Oct. 22 (UPI) — Kurdistan’s two major political parties have announced they are prepared to enter unconditional talks with Iraq to discuss the nation’s constitution.
The Patriotic Union of Kurdistan and the Kurdistan Democratic Party stated they will abandon the region’s quest for independence from Iraq, but are willing to open a dialogue with the nation’s government.
“We hereby declare to all parties that we are prepared to have unconditional dialogue on the basis of the constitution, away from imposing the policy of de facto, attacks or military arrogance,” the statement read. “Iraq needs to come to the discussion table on the basis of recognizing the rights of Kurdistan nation. To this end, the government of Kurdistan will represent Kurdistan’s nation.”
The two major parties met with 30 other parties in the Kurdistan Region after nearly 170,000 people have been displaced from the Kirkuk region by Iraqi forces following a referendum for Kurdistan’s independence.
A total of 93 percent of voters chose to leave Iraq, but Iraqi Prime Minister Haider al-Abadi called it an illegal vote and the United States said it “does not recognize” the referendum.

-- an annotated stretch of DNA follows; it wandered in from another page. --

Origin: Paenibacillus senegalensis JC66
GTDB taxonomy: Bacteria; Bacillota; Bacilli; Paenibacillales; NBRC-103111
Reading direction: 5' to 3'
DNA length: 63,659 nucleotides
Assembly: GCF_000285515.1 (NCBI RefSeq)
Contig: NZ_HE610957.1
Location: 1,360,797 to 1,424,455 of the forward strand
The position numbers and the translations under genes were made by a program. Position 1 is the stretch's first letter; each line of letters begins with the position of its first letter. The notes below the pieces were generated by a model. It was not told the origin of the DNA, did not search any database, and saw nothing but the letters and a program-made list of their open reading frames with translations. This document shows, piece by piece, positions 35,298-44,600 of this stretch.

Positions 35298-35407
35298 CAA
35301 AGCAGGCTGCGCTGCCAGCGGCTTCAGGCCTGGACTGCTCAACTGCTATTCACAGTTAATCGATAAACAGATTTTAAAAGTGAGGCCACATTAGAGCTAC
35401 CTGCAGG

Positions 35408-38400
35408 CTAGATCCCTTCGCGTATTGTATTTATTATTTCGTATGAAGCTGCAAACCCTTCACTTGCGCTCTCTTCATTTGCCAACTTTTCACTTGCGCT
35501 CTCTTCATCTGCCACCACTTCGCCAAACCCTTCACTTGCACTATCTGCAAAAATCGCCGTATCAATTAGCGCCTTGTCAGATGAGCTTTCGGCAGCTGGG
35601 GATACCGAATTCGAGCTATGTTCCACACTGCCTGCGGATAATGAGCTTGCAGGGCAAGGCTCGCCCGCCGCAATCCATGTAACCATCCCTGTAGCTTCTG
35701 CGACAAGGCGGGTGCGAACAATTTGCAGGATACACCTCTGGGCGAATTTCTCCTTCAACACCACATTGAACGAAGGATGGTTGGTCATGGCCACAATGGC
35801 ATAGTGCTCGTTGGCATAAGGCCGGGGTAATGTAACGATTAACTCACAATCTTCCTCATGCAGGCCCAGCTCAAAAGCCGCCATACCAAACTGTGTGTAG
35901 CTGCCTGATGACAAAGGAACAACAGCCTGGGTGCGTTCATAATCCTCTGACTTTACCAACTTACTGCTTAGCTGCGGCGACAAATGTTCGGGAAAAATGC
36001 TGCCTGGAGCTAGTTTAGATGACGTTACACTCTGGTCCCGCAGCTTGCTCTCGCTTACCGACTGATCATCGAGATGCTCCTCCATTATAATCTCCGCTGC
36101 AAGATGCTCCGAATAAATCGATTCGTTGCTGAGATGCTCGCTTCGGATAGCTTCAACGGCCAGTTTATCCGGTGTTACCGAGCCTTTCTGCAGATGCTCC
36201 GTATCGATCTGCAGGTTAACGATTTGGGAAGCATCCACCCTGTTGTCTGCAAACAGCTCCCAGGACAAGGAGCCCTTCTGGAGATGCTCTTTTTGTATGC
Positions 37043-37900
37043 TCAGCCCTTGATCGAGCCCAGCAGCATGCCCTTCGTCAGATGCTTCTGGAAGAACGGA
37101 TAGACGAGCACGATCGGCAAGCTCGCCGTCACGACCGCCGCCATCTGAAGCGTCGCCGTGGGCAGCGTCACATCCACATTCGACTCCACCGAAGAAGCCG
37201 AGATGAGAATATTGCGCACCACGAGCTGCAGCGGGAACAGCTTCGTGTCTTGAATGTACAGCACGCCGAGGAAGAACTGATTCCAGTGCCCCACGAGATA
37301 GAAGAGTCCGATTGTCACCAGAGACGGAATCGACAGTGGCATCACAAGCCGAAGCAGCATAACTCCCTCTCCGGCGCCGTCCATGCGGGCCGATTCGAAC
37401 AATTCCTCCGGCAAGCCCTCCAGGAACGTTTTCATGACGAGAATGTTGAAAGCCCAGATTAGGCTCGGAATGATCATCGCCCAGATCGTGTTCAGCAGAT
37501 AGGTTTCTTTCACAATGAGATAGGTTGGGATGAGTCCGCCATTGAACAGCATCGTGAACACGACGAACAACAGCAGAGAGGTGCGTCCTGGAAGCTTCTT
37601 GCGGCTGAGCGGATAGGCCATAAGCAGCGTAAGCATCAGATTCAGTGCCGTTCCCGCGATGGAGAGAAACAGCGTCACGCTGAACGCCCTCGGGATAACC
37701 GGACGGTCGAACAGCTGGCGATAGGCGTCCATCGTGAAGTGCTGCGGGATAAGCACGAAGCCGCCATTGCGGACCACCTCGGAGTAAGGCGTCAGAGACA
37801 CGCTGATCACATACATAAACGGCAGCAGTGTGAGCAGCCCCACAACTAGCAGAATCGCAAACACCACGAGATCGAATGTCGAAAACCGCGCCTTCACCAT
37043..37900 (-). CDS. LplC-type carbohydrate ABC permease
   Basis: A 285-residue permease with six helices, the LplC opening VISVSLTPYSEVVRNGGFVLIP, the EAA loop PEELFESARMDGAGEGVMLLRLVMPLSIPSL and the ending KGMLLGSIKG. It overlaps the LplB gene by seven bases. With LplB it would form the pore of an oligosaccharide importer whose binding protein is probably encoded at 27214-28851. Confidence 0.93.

“We have always been wanting to have dialogue, but the Iraqi side has chosen a military logic,” Kurdistan’s government said.
Nawzad Hadi, the governor of the Kurdistan Region’s capital in Erbil, said the region expected more support and involvement from the United States in response to the military action as a result of their alliance to fight against the Islamic state.
“We expected real support from the U.S. for their loyal ally. Weapons used, with the support of the Peshmerga Forces, to defeat IS should not now be directed toward the people of the Kurdistan Region,” he said.
Saad al-Hadithi, an Iraqi government spokesman, presented a number of conditions for negotiations with Kurdistan on Saturday.
“Holding any talks with Baghdad will surely be on the basis of conditions, namely the integrity of Iraq, the constitution, handing over border ports, airports, the country’s wealth, Peshmerga forces, Kurdish security establishments, enforcing the law in disputed areas and preventing any move which might be taken by the Kurdistan Region contrary to the constitution,” he said.
PUK spokesman Saadi Pira said the conditions were “unacceptable” and that talks would not move forward with any conditions attached.
“We want the people of Kurdistan to be assured that we will defend in earnest the mandate that is given to the Kurdish leadership to reach the eventual objectives of the people of Kurdistan,” he said.